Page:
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#13: Probabilistic Damage Wizard
For evaluating ship stability in damaged conditions, international regulations
are focusing on the method adopted in 2005 by the International Convention for
the Safety of Life at Sea (SOLAS), known as Resolution MSC.194(80). The
passenger-ship version escalates the complexity of the required calculations
to a new level since it adds a requirement to evaluate stability with heeling
moments due to wind, passenger crowding and lifeboat deployment and, in
addition, requires checking intermediate flooding to determine whether lesser
stability might be encountered as flooding progresses.
A new software application which runs within GHS automates almost all aspects
of the task, so that setting up a run using the MSC.194(80) method can be done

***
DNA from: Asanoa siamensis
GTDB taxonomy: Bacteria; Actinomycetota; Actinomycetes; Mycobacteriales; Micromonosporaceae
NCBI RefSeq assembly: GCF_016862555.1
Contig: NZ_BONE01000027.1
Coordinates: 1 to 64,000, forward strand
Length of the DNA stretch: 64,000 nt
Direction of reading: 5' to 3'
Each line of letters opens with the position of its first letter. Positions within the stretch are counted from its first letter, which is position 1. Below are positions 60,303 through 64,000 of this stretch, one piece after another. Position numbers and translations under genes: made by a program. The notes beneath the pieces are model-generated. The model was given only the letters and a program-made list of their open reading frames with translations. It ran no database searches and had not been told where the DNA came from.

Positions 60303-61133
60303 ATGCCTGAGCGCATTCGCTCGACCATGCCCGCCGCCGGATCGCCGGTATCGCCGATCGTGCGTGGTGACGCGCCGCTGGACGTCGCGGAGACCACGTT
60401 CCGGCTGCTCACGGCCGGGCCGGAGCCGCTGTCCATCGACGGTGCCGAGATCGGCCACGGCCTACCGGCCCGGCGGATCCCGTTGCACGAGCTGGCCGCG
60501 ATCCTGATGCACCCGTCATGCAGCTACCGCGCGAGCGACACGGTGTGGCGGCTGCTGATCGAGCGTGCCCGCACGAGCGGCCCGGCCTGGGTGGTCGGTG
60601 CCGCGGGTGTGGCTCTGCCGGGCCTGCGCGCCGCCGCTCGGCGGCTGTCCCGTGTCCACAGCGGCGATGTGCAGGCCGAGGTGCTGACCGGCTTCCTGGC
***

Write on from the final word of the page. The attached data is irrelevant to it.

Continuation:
is just a few minutes. Yet it provides the naval architect with means of
refining the procedure to take advantage of special features of the ship
design. In keeping with this philosophy, it automatically produces a compact
report presenting all of the essential information on which the computations
are based; yet it provides options for producing detailed notes describing
every step of the process.
Known simply as DAMSTAB2, it is written entirely in GHS command language. Its
job is to automatically prepare the input files for performing damage
stability calculations and then to run the calculations. It accomplishes this
by launching a separate session of GHS which runs off the inputs it has
prepared. It can launch and keep track of more than one session at a time --
one performing the calculations for starboard-side damage and the other for
port-side damage, for example.
Current GHS users, with Advanced Features as part of their GHS configuration, can download DAMSTAB2 from Creative Systems, Inc. free of
charge at: http://www.ghsport.com/support/DAMSTAB2.ZIP